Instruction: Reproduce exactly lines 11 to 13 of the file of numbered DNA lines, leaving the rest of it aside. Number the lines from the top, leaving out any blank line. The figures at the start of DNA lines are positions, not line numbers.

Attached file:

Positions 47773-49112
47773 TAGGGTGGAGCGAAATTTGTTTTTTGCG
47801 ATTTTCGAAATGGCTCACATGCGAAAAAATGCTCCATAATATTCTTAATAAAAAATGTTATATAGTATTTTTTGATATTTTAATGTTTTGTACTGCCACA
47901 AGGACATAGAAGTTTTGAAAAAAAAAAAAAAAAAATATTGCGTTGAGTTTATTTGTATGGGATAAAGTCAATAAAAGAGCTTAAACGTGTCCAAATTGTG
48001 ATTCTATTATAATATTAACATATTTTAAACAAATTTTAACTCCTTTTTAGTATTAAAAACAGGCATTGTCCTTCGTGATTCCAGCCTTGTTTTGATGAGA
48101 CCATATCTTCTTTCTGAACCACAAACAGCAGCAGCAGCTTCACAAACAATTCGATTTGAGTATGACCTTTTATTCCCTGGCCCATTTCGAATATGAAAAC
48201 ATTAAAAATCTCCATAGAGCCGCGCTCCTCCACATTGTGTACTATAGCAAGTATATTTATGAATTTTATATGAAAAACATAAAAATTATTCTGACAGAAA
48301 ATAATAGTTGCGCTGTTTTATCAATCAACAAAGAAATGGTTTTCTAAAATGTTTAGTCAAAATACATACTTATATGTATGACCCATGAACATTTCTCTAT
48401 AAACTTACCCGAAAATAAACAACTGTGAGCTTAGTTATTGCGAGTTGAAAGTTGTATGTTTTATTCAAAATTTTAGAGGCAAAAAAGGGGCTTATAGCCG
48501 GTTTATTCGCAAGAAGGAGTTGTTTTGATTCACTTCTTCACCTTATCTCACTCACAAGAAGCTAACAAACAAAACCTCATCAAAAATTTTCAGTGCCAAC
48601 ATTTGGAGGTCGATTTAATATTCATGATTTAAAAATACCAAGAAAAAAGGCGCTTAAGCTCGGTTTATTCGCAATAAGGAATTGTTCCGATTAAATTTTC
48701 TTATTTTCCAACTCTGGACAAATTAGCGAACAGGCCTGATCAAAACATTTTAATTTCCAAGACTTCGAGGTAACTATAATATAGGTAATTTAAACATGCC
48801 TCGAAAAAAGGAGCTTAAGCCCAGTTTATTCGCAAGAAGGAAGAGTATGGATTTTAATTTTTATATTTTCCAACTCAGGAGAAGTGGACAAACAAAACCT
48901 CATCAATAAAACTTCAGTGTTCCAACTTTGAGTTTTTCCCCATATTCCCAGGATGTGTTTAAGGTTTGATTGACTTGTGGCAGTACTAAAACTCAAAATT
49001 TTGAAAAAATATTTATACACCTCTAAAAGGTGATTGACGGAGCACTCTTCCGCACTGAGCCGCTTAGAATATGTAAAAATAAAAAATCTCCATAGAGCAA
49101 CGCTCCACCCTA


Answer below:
48601 ATTTGGAGGTCGATTTAATATTCATGATTTAAAAATACCAAGAAAAAAGGCGCTTAAGCTCGGTTTATTCGCAATAAGGAATTGTTCCGATTAAATTTTC
48701 TTATTTTCCAACTCTGGACAAATTAGCGAACAGGCCTGATCAAAACATTTTAATTTCCAAGACTTCGAGGTAACTATAATATAGGTAATTTAAACATGCC
48801 TCGAAAAAAGGAGCTTAAGCCCAGTTTATTCGCAAGAAGGAAGAGTATGGATTTTAATTTTTATATTTTCCAACTCAGGAGAAGTGGACAAACAAAACCT